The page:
Politics & Policy

Northam: GOP Critics of Late-Term-Abortion Bill ‘Playing Politics with Women’s Health’

Democratic candidate for governor Ralph Northam speaks after his election night victory in Fairfax, Va., November 7, 2017. (Aaron P. Bernstein/REUTERS)

Ralph Northam, the newly elected Democratic governor of Virginia, on Wednesday accused Republicans angered by his defense of a late-term-abortion bill being advanced in the Virginia state legislature of misrepresenting the bill and “playing politics with women health.”

“Republicans in Virginia and across the country are trying to play politics with women’s health, and that is exactly why these decisions belong between a woman and her physician, not legislators, most of whom are men,” Northam’s communication director, Ofirah Yheskel, said in a statement released Tuesday afternoon.

“No woman seeks a third trimester abortion except in the case of tragic or difficult circumstances . . . and the governor’s comments were limited to the actions physicians would take in the event that a woman in those circumstances went into labor,” the statement continued. “Attempts to extrapolate these comments otherwise is in bad faith and underscores exactly why the governor believes physicians and women, not legislators, should make these difficult and deeply personal medical decisions.”

Northam, who worked as a pediatrician before entering politics, was asked during a Wednesday radio interview whether he supported Democratic delegate Kathy Tran’s late-term-abortion bill, which, she admitted during a Monday committee hearing, would allow doctors to perform an abortion up until the point of birth.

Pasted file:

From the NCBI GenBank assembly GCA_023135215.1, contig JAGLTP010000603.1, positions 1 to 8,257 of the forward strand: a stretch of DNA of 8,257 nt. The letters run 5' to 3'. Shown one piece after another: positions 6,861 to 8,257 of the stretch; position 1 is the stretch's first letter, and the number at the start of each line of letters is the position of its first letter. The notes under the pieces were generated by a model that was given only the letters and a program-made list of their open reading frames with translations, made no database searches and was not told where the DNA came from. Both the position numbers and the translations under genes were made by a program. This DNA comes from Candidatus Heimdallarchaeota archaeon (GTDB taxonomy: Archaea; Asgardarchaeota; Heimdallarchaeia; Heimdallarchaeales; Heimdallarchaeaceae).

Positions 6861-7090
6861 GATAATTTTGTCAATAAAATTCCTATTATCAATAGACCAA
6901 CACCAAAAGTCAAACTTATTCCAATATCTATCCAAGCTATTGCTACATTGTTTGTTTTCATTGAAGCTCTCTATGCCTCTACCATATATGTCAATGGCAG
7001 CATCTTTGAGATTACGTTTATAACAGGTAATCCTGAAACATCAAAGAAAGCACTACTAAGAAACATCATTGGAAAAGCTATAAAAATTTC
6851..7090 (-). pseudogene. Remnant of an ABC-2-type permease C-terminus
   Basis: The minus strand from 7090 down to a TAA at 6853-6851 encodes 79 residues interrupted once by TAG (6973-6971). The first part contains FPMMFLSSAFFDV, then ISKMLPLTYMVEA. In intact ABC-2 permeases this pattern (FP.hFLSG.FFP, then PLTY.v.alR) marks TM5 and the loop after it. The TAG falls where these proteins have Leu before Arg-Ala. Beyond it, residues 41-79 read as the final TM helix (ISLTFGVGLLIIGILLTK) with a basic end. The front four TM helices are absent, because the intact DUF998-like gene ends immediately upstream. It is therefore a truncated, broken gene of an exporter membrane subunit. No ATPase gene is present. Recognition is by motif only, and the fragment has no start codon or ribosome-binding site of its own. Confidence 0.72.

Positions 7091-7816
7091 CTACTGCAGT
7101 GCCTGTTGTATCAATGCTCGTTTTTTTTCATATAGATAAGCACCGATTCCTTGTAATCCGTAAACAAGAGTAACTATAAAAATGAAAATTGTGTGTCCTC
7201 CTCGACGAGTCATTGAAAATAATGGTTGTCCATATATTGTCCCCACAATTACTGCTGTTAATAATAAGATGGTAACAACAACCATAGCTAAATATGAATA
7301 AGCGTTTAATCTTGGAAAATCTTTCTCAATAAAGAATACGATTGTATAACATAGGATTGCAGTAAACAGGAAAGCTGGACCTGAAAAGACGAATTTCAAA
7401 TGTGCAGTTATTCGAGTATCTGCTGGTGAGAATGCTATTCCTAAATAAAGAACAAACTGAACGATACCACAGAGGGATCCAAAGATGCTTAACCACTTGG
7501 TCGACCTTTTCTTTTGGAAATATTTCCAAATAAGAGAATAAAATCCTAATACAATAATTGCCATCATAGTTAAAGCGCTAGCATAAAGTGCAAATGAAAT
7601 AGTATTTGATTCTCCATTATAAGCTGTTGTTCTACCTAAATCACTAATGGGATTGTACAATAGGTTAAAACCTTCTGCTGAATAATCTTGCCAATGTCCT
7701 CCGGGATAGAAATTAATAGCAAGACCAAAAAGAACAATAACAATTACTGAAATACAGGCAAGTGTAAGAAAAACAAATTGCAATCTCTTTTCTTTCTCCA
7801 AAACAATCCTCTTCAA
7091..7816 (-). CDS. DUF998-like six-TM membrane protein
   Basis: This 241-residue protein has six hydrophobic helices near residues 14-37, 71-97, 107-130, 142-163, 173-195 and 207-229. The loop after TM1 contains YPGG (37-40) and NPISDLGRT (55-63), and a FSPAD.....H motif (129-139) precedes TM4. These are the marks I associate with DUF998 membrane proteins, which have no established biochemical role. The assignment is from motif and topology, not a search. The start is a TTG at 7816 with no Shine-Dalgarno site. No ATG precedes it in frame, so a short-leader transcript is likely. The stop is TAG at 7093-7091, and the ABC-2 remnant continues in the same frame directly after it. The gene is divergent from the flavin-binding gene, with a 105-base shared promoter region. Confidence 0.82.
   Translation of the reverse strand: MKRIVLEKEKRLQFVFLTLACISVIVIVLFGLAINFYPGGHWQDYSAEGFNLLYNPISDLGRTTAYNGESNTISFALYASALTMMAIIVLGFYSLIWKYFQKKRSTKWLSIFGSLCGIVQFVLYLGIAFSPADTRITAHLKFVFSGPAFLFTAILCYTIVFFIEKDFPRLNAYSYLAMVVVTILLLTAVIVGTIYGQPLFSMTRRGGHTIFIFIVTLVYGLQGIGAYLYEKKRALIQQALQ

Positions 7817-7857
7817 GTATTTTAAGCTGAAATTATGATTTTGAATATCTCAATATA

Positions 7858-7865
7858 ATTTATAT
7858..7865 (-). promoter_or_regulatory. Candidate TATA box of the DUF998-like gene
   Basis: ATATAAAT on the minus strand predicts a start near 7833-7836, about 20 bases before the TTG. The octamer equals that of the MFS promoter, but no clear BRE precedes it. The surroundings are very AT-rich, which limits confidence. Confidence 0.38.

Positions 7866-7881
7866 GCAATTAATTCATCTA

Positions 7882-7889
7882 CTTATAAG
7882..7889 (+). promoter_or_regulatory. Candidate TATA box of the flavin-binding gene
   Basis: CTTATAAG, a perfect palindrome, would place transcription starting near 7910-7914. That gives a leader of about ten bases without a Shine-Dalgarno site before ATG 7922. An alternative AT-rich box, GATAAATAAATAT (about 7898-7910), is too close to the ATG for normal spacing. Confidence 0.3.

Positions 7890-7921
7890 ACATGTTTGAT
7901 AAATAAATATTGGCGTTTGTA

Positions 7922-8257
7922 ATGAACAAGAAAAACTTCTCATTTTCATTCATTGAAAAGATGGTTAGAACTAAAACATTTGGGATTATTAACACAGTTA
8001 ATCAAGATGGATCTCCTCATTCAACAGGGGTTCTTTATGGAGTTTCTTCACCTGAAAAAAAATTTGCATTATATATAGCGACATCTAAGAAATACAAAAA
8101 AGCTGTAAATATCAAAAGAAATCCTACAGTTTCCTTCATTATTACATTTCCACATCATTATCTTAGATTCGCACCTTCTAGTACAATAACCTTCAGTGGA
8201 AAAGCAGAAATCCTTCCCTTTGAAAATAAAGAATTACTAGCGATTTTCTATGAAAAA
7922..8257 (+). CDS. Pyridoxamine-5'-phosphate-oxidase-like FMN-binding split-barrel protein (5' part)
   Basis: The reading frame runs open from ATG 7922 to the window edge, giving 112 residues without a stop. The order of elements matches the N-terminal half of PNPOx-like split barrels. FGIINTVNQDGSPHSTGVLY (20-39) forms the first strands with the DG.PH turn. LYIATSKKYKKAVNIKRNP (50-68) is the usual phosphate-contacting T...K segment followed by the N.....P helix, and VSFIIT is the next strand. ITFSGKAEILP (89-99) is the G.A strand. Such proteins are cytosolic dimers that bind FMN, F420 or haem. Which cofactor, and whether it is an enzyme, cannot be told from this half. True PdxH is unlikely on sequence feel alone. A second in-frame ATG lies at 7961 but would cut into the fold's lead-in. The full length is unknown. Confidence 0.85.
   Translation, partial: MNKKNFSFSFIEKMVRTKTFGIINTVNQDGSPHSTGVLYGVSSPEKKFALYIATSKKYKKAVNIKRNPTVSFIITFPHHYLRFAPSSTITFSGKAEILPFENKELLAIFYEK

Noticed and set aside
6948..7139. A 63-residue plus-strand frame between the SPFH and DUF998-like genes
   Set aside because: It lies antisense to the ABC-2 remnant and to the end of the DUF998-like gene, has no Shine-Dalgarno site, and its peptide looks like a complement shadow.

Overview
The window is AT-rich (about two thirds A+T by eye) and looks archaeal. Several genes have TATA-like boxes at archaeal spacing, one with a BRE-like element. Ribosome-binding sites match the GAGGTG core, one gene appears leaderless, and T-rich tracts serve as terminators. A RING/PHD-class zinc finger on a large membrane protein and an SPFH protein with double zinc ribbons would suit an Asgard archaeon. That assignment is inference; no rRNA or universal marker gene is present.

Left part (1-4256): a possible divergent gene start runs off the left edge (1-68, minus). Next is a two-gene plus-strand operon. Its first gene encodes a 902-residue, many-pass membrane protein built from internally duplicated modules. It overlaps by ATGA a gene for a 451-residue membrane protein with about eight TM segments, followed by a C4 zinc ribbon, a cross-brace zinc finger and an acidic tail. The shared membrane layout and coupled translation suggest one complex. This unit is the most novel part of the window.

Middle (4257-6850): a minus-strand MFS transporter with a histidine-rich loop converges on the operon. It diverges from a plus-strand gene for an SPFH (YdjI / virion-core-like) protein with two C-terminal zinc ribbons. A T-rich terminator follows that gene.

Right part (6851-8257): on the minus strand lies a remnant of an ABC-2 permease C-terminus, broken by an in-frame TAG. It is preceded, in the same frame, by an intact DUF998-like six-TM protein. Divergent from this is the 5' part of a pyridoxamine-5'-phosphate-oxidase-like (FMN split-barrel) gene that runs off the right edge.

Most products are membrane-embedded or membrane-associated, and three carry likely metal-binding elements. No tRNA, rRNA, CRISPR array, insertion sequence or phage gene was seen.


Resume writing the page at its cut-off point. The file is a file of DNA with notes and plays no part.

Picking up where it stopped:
“This is why decisions such as this should be made by providers, physicians, and the mothers and fathers that are involved,” Northam said. “When we talk about third-trimester abortions, these are done with the consent of obviously the mother, with the consent of the physician — more than one physician, by the way — and it’s done in cases where there may be severe deformities. There may be a fetus that’s non-viable.”

The bill in question actually reduces the number of physicians required to sign off on a third-trimester abortion from three, as it stands under current law, to just one. Northam appeared to criticize that provision later in the interview, saying that he thinks “it’s always good to get a second opinion, and for at least two providers to be involved in that decision.”

“If a mother is in labor, I can tell you exactly what would happen,” Northam continued. “The infant would be delivered. The infant would be kept comfortable. The infant would be resuscitated if that’s what the mother and the family desired, and then a discussion would ensue between the physicians and the mother.”

Prominent conservative lawmakers, including Senators Ben Sasse (R., Neb.) and Marco Rubio (R., Fla.), condemned Northam following the radio interview.

“This is morally repugnant,” Sasse said of Northam’s comments. “In just a few years pro-abortion zealots went from ‘safe, legal, and rare’ to ‘keep the newborns comfortable while the doctor debates infanticide.’ I don’t care what party you’re from — if you can’t say that it’s wrong to leave babies to die after birth, get the hell out of public office.”

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